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Autosomal Dominant Disorders

Autosomal dominant disorders
Objectives
  1. Define autosomal dominance
  2. Describe the method of transmission of autosomal disorders, and the distinguishing features of a pedigree of an autosomal dominant disorder
  3. List 3 relatively common autosomal disorders seen in orthopaedic practice
Discussion point
  1. What are common physical features of autosomal disorders?
Discussion
Autosomal dominant disorders are relatively commonly seen in orthopaedic practice. Affected individuals are heterozygous, with one normal and one mutated gene. Since the mutated gene determines phenotypic expression, the disorder is characterized as dominant. Homozygosity is generally fatal. Variable expressivity is characteristic of autosomal dominant disorders. Transmission is characterized by one half of offspring of affected individuals being affected, regardless of sex. Examples of autosomal dominant disorders are achondroplasia, pseudoachondroplasia, the multiple epiphyseal dysplasias, chondrodysplasias, osteogenesis imperfecta, Marfan syndrome, polydactyly, hereditary motor sensory neuropathies I and II (Charcot-Marie-Tooth disease), myotonic dystrophy, and neurofibromatosis. A common feature of autosomal dominant disorders is that they are structural disorders. While they may impair function and have some reduction in life expectancy, survival to at least reproductive age is the rule.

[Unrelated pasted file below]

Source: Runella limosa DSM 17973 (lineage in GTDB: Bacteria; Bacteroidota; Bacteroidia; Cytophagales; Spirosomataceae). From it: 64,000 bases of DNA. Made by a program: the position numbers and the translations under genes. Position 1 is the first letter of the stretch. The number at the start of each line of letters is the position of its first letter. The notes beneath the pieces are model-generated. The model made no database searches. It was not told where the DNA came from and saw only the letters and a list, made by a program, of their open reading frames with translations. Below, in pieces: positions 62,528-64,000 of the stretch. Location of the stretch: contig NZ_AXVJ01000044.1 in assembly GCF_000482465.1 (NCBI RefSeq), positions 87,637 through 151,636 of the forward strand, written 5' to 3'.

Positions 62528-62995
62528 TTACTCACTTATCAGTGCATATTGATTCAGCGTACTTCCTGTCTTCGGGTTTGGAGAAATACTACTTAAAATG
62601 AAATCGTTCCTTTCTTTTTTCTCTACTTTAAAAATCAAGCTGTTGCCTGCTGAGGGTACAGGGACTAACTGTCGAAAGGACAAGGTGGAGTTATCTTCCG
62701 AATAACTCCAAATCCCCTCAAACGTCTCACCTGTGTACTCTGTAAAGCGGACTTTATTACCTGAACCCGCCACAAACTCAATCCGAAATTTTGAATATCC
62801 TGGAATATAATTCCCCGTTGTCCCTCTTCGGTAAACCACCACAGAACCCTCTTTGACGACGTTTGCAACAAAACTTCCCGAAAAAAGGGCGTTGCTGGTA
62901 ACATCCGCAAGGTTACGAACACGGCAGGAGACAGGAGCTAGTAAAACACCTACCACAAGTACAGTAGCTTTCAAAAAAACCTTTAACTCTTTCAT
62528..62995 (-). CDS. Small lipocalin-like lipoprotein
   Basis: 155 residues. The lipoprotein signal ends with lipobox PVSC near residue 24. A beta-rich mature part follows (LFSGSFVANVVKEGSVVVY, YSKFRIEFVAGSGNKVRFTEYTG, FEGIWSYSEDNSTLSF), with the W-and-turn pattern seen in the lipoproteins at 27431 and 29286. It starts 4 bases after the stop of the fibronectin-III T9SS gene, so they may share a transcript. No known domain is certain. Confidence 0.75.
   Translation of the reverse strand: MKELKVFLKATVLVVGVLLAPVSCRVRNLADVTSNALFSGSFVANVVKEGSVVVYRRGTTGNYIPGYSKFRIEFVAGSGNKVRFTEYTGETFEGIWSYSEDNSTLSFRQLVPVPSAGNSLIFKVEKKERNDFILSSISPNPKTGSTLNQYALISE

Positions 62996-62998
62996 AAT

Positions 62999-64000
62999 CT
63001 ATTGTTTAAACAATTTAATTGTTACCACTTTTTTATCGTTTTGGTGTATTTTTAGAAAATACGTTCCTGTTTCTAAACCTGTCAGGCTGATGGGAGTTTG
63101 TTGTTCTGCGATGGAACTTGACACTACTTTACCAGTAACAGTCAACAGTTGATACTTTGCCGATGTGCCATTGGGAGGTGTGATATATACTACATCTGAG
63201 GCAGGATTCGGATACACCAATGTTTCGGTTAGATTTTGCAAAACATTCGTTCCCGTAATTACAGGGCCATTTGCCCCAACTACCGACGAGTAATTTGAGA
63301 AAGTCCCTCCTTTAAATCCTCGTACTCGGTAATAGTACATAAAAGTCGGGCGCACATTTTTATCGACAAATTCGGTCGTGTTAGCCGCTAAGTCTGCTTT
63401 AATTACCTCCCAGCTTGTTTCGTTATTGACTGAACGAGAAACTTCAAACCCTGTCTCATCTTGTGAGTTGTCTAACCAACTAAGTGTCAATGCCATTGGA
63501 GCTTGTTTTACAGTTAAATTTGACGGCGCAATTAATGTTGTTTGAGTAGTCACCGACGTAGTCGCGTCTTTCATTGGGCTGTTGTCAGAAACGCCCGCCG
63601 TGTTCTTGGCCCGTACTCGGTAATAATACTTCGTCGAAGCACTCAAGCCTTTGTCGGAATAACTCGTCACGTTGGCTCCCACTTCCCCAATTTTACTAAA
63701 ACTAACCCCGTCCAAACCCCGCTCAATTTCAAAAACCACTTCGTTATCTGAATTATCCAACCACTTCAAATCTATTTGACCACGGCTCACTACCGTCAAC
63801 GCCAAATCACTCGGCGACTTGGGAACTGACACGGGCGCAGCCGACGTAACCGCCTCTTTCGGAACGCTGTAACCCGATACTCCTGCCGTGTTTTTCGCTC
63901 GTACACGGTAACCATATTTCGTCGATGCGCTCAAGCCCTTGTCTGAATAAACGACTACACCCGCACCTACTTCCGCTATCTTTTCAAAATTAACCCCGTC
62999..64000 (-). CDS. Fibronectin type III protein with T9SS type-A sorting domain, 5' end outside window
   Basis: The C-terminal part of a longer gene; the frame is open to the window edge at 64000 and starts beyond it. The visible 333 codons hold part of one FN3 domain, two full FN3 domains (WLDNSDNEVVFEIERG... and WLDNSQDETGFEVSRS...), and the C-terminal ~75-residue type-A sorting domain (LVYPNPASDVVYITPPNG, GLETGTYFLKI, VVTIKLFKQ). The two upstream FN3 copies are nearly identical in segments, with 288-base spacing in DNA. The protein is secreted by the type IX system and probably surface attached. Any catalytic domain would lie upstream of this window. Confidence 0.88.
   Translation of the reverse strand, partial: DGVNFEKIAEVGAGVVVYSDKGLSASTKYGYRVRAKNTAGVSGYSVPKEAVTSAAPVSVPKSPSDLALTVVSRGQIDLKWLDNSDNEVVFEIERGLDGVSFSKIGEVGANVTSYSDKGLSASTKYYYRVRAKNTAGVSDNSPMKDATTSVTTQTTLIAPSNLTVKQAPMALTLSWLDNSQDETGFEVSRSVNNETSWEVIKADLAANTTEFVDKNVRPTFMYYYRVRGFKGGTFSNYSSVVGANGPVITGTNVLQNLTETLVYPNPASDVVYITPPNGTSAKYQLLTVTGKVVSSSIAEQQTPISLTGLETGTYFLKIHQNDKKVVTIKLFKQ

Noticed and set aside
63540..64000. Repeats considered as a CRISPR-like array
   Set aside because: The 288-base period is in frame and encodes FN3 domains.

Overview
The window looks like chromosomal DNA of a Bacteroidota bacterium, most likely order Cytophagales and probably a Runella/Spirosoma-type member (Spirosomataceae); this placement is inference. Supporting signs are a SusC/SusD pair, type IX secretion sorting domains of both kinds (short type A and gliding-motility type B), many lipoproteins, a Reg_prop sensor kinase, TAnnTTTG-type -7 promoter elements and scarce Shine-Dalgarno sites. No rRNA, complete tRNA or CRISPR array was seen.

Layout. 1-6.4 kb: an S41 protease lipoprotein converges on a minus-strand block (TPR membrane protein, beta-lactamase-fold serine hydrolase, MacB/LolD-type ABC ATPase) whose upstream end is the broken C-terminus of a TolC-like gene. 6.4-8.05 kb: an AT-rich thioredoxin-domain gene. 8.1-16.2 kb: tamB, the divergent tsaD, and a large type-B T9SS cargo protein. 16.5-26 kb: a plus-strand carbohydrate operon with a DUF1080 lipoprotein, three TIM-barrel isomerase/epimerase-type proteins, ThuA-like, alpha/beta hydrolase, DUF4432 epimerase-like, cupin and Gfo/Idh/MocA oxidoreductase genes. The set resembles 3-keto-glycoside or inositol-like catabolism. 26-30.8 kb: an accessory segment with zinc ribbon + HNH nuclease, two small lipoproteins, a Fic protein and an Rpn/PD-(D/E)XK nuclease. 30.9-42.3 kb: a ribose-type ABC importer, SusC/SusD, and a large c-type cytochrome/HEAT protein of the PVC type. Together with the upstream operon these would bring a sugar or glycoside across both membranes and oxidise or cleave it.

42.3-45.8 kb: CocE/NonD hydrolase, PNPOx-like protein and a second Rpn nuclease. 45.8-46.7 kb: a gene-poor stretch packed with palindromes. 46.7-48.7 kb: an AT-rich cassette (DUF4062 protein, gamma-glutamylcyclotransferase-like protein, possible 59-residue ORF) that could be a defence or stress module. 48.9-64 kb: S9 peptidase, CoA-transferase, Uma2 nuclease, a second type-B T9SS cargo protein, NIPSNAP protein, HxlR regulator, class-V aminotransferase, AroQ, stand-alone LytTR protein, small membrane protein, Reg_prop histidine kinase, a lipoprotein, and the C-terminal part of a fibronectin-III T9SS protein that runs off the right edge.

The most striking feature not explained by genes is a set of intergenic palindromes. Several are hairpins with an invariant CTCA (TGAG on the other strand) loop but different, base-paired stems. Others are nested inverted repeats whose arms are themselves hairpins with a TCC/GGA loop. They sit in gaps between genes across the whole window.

References
  1. Dietz FR, Murray JC. Update on the genetic basis of disorders with orthopaedic manifestations. In: Buckwalter JA, Einhorn TA, editors. Simon, S. R. Orthopaedic Basic Science. Biology and Biomechanics of the Musculoskeletal System: American Academy of Orthpaeic Surgeons; 2000.
  2. Horan F, Beighton P. Orthopaedic problems in inherited musculoskeletal disorders. Berlin: Springer-Verlag; 1982.
  3. Jorde LB, Carey JC, White RL. Medical Genetics. 2 ed. St. Louis: Mosby; 1999.
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